Quantization (linguistics)

In linguistics, a quantized expression is such that, whenever it is true of some entity, it is not true of any proper subparts of that entity. Example: If something is an "apple", then no proper subpart of that thing is an "apple". If something is "water", then many of its subparts will also be "water". Hence, "apple" is quantized, while "water" is not. Quantization has proven relevant to the proper characterization of grammatical telicity (roughly, sentences that present events as bounded/unbounded in time) and the mass/count distinction for nouns. The notion was first applied to linguistic semantics by the linguist Manfred Krifka.

Formally, a quantization predicate QUA can be defined as follows, where U is the universe of discourse, and F is a variable over sets, and p is a mereological part structure on U with  <_p the mereological part-of relation.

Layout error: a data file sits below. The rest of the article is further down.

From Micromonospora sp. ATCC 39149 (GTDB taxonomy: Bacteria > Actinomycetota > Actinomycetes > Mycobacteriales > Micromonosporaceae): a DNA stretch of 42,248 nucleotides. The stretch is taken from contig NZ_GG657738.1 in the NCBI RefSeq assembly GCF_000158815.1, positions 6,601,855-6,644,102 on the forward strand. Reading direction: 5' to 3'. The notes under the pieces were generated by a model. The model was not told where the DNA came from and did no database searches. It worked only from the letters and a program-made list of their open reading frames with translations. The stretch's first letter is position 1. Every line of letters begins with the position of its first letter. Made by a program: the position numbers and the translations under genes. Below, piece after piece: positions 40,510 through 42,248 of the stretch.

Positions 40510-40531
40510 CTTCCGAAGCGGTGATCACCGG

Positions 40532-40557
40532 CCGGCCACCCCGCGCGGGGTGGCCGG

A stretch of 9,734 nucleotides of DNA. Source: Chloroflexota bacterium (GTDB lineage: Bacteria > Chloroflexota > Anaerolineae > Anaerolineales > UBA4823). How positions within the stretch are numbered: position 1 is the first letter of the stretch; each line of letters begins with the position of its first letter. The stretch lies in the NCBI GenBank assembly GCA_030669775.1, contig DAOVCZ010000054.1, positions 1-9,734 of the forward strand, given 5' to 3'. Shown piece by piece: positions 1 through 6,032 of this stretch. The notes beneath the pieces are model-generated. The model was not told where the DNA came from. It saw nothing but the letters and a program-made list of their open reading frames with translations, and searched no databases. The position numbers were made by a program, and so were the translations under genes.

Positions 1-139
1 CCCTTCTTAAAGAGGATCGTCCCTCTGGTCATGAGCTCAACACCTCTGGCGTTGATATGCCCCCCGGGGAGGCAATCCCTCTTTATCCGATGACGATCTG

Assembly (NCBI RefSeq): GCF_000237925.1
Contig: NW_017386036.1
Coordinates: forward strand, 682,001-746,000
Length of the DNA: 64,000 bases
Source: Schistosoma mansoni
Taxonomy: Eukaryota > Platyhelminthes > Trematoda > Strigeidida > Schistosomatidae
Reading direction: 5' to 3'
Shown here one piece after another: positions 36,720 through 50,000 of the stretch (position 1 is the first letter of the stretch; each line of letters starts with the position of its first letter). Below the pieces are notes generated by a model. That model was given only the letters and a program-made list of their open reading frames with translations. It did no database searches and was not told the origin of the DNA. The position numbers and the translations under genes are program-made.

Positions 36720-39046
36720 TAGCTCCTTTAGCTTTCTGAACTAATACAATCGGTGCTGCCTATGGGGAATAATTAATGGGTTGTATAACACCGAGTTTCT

(\forall F\subseteq U_p)(QUA(F) \iff (\forall x,y)(F(x)\wedge F(y) \Rightarrow \neg x<_p y))

See also


Krifka, Manfred 1989. Nominal reference, temporal constitution and quantification in event semantics. In Renate Bartsch, Johan van Benthem and Peter van Emde Boas (eds.), Semantics and Contextual Expressions 75-115. Dordrecht: Foris.

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